3 Weeks in Africa Part 2

djibouti map

I decided to split my trip to Africa into  multiple parts.  Part 1 is here. This is part 2, a little bit of information about Djibouti, Africa. This was the most mentally challenging time I have had since leaving the United States, and probably since my mom passed away in 2007. That being said, I did have an interesting time and spent a lot of time reflecting on things.

Djibouti is located on the horn of Africa and is bordered by Somalia and Ethiopia. If you watched the movie Captain Phillips, this is the area where it all went down. I had never heard of the country until I applied for a job in November 2012, and definitely did not know what to expect upon my arrival.

 What is Djibouti? (from nationsonline.org)

djibouti flag

Djibouti is a country located in the Horn of Africa and has a total area of 8,958 square miles. The country was a French Territory until 1977 when the Djiboutian people voted for independence from France. The island is bordered by Eritrea to the north, Ethiopia in the west and south, and Somalia in the southeast. The Red Sea and Gulf of Eden make up the eastern border. Out of the 818,000 people who live in Djibouti, 94% follow Islam and 6% are Christian. The two official languages are Arabic and French, and the natural resources include gold, clay, granite, marble, minerals, and petroleum. The main industries are banking, insurance, transportation, tourism, construction, agriculture processing, and salt. Their main export partners are Somalia, Yemen, and Ethiopia, and their import partners are Saudi Arabia, India, Ethiopia, China, France, and United States. The currency is the Djiboutian Franc 1 USD = 177.721 DJF.

KHAT (pronounced COT)


Khat is a plant that is chewed like tobacco. EVERYONE chews it. Even those who say they don’t chew it are lying because the use of khat turns your teeth a nasty brown color. So when these people with nasty brown teeth say they aren’t chewing khat…they’re chewing khat. The president of Djibouti even has his own private field of Khat that is for his personal use.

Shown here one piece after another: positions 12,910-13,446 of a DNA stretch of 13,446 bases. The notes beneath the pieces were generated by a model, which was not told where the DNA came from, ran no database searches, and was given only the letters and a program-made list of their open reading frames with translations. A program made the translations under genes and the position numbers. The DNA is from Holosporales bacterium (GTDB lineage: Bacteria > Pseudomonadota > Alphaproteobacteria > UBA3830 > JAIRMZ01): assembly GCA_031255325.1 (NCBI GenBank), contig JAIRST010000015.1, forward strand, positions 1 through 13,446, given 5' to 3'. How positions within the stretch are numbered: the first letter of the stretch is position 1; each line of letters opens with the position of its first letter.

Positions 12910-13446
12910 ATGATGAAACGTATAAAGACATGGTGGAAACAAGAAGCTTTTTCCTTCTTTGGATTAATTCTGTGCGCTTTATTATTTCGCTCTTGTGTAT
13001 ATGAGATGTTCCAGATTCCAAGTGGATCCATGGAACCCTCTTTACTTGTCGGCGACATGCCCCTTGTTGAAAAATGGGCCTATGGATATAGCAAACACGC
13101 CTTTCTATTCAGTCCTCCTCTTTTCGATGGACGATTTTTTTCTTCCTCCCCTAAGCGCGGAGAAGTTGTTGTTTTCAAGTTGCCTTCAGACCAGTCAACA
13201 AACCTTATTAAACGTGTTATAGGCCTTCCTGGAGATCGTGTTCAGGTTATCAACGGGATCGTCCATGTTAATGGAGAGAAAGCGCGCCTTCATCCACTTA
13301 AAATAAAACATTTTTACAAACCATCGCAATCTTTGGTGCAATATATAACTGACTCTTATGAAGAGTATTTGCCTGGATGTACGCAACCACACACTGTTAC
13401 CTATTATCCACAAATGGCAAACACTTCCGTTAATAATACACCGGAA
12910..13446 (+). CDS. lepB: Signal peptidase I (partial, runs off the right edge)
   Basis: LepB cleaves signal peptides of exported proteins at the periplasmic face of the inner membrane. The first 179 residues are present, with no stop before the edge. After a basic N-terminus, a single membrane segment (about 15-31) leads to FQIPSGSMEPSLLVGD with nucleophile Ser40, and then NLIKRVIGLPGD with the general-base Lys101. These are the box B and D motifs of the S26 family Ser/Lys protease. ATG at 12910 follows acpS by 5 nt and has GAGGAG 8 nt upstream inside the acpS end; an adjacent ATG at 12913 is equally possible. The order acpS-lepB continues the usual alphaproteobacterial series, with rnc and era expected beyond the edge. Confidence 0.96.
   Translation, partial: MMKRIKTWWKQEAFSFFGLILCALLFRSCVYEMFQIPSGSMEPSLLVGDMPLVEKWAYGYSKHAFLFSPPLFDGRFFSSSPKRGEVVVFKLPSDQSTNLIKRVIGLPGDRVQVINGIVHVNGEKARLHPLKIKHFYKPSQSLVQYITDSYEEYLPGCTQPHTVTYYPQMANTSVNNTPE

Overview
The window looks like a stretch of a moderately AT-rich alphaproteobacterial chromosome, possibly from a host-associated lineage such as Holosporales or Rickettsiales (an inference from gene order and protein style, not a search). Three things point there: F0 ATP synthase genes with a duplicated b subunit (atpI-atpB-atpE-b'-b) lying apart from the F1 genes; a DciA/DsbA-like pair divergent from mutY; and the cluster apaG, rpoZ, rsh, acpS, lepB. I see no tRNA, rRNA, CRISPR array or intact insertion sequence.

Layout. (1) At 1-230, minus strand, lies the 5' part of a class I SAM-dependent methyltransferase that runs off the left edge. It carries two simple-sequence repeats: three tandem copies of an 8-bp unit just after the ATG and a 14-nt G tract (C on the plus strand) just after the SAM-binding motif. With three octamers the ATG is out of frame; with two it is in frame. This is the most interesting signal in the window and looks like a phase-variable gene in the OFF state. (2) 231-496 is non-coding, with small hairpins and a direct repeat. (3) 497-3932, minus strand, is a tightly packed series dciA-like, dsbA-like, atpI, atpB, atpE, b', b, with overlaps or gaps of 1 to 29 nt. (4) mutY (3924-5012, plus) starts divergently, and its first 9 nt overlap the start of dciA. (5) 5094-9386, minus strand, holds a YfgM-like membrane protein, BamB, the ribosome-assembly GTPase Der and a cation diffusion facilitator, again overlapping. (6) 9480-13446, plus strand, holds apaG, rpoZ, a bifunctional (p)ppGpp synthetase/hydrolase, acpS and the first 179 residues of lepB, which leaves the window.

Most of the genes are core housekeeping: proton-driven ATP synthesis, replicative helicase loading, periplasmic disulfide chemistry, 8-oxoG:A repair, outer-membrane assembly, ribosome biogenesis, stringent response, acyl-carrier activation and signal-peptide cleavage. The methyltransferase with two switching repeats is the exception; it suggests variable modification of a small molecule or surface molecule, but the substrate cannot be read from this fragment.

Khat is chewed like tobacco, with an effect something like acid I guess. All natural, it is grown in Ethiopia and flown into Djibouti every day at approximately 2 pm. That is about the time the whole country shuts down for two hours so everyone can chew their Khat. Khat is best fresh and will not last overnight. There are street vendors everywhere selling khat, and everyone standing on the streets chewing the stuff. There are three varieties, low (usually the left over khat from the day before), medium, and high. Each one costs a little bit more than the other.

Navy in Africa

djibouti sign1

Camp Lemonnier (LEMON-YAY) information based mostly from a Washington Post article dated Oct 25, 2012.

Camp Lemonnier was a former French Foreign Legion and Djibouti Armed Forces base before the US took over in 2002. It is the headquarters for the US African Command (AFRICOM) where the Combined Joint Task Force-Horn of Africa (CJTF-HOA) is based as well. There are few permanent structures on base, and most everyone resides in containerized living units (CLU) or 16 man tents. The camp is nearly 500 acres wide, and there are approximately 3,200 U.S. troops, civilians, and contractors assigned to the base. The main goal of the base is to focus on anti terrorism efforts in Africa. The article is pretty detailed and has more information.

djibouti airport

The base is next to the Djibouti International Airport which the US shares with the civilian planes as well as other militarys including the Japanese, French, Italian, and others. Reading the article above lists much of the job that is done by the military at CTJF-HOA.

To save everyone from totally being bored, I kept this one just to the backgrouind information. Shortly I will post what I DID in Djibouti and such.

Thanks for reading!

One thought on “3 Weeks in Africa Part 2

  1. Pingback: Three Weeks in Africa Pt. 3 | Chicken, Rice, and Broccoli

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